Arizona – -(Ammoland.com)- It was Saturday afternoon, the 26th of November, on Highway 138 in Georgia. The traffic was heavy after the college football game between Georgia and Georgia tech.
The game had been a nail biter. Georgia Tech beat Georgia 28-27 in the last 30 seconds of the game. In the heavy traffic after the close game, emotions may have been running high.
That was when Dontavious Chancy pulled in ahead of four men in a pickup truck. Chancy said that they tried to run him off the road. All the vehicles ended up stuck in traffic near Forrester Cemetery Road. The four men approached Chancy's vehicle, a large, late model, silver grey van. They were yelling. Chancy said they called him a monkey, and one of them had a knife. From ajc.com:
The men got out of the truck and confronted the driver, Chapman said. One of the men swang at the driver multiple times through the car’s window. At this point, the driver got a pistol and shot the man who was trying to hit him.
Eric Levett, Rockdale County Sheriff happened to be stuck in the traffic, several cars back from the shooting. Immediately after the shooting, he left his vehicle and took control of the scene.
“They began yelling, ‘this guy just shot my brother, he just shot my brother,’” Levett told Artz.
Levett said he was headed home Saturday, when he witnessed the end of the road-rage incident on Georgia 138 in Walton County.
He said he heard men yelling and then gunfire rang out seconds later.
“I can tell you the one gentleman was in the car by himself, he was solo, alone. And you have four guys approaching you yelling, it appeared to me he feared for his life,” Levett said.
Chancy had a concealed carry permit. Sheriff Levett said that he cooperated fully.
Chancy has not been charged with any crime. It's unclear if the four men are going to be charged.
Some interesting things are not mentioned in the news reporting. It is likely that the four men who approached Chancy are white. In the video taken directly after the incident, three white men are standing near the man who was shot. They are moved away by local law enforcement. We have a likely interracial incident where a single black man shoots a white man. The sheriff, who is on the scene within seconds, protects the black man, does not shoot him, and gives interviews saying that he was probably justified. Chancy is not arrested. From 11alive.com:
Police believe heavy traffic and high emotions from the game contributed to the incident.
Investigators on Sunday updated that the shooter was acting in self defense and will not face charges.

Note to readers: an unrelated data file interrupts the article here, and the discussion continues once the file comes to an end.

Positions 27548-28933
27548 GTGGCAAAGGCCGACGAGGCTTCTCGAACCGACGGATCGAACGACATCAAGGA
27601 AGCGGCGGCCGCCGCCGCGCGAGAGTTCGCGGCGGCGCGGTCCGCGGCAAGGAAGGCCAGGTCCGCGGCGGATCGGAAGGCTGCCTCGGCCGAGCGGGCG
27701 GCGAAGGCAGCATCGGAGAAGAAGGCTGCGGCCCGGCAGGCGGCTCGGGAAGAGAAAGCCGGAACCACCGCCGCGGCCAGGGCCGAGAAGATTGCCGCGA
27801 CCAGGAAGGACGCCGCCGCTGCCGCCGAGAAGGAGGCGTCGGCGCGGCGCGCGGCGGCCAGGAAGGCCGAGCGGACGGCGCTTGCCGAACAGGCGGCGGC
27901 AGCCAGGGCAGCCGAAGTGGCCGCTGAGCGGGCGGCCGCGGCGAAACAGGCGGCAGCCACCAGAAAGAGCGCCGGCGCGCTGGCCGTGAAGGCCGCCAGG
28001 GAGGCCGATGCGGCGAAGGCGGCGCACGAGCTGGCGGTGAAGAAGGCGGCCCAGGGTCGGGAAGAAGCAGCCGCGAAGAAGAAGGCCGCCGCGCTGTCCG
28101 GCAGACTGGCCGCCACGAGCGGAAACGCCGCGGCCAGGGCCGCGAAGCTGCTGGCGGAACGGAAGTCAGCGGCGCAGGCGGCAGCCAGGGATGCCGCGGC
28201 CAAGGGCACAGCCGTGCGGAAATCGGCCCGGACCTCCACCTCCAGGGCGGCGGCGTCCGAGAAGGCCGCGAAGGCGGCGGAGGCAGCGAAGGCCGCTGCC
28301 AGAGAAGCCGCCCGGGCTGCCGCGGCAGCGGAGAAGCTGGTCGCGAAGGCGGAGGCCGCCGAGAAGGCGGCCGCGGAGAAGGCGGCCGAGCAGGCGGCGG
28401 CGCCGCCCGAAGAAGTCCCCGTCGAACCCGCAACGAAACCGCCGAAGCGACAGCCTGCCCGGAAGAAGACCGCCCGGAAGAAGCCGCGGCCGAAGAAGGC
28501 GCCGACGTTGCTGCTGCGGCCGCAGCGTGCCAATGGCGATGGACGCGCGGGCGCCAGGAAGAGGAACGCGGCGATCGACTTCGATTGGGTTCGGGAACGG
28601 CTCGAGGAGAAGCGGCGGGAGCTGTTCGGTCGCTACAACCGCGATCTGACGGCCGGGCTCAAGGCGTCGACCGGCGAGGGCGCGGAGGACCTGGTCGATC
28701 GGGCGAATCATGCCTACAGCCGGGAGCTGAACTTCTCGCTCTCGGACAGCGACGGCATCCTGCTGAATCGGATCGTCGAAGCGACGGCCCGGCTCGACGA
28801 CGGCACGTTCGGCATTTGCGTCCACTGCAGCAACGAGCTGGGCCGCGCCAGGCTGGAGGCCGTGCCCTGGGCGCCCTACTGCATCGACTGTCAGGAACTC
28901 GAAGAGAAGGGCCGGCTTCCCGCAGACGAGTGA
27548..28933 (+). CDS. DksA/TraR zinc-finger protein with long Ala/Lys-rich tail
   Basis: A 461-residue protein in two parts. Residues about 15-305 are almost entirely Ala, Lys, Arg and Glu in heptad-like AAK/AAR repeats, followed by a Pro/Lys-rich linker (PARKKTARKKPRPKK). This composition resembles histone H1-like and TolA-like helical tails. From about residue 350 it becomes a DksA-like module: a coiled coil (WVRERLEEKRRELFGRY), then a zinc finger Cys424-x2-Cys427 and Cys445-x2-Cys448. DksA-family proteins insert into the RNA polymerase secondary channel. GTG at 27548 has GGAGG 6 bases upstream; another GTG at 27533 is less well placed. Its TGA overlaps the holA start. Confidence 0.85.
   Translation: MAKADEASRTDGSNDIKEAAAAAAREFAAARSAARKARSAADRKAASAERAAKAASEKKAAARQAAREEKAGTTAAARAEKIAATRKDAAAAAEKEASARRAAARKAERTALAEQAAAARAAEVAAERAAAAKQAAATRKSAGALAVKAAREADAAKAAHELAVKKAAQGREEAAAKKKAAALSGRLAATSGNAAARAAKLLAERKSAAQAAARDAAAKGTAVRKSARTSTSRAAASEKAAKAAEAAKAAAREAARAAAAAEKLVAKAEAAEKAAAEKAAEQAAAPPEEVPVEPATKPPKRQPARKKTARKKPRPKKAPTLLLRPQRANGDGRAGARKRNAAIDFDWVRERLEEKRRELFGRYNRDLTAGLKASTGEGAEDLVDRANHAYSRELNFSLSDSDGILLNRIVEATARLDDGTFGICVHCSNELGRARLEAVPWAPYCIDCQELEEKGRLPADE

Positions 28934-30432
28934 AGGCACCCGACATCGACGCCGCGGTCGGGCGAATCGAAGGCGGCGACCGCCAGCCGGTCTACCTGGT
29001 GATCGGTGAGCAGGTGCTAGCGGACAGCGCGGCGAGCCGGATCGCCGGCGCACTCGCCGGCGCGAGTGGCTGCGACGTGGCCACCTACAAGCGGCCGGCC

It blows apart the whole Black Lives Matter narrative.
Sheriff Levett is black. But as shown by the recent Crime Prevention Research Center study, black police officers are slightly more likely to shoot black suspects than are white police officers.
From my experience, it is unlikely that the individual shot will be charged with a crime. The wounding and hospitalization will be considered sufficient punishment.
This shooting will not be considered a “justified shooting” in the FBI Uniform Crime Reports (UCR). The FBI UCR definition of a justifiable homicide is that it has to happen during the commission of a related felony. If no felony is reported, there can be no justified shooting, according to the FBI UCR definition. In addition, no one was killed. The FBI UCR does not have a category for justified shooting, only justified homicide.
Because of this and other problems, the FBI UCR grossly under-reports justified homicides. The UCR may catch about one in five.
A black man with a concealed carry permit shoots a white man who was assaulting him. Law enforcement on the scene protects the black shooter.
It will not be reported that way. It does not fit the establishment media's narrative.
©2016 by Dean Weingarten: Permission to share is granted when this notice is included.
About Dean Weingarten;
Dean Weingarten has been a peace officer, a military officer, was on the University of Wisconsin Pistol Team for four years, and was first certified to teach firearms safety in 1973. He taught the Arizona concealed carry course for fifteen years until the goal of constitutional carry was attained. He has degrees in meteorology and mining engineering, and recently retired from the Department of Defense after a 30 year career in Army Research, Development, Testing, and Evaluation.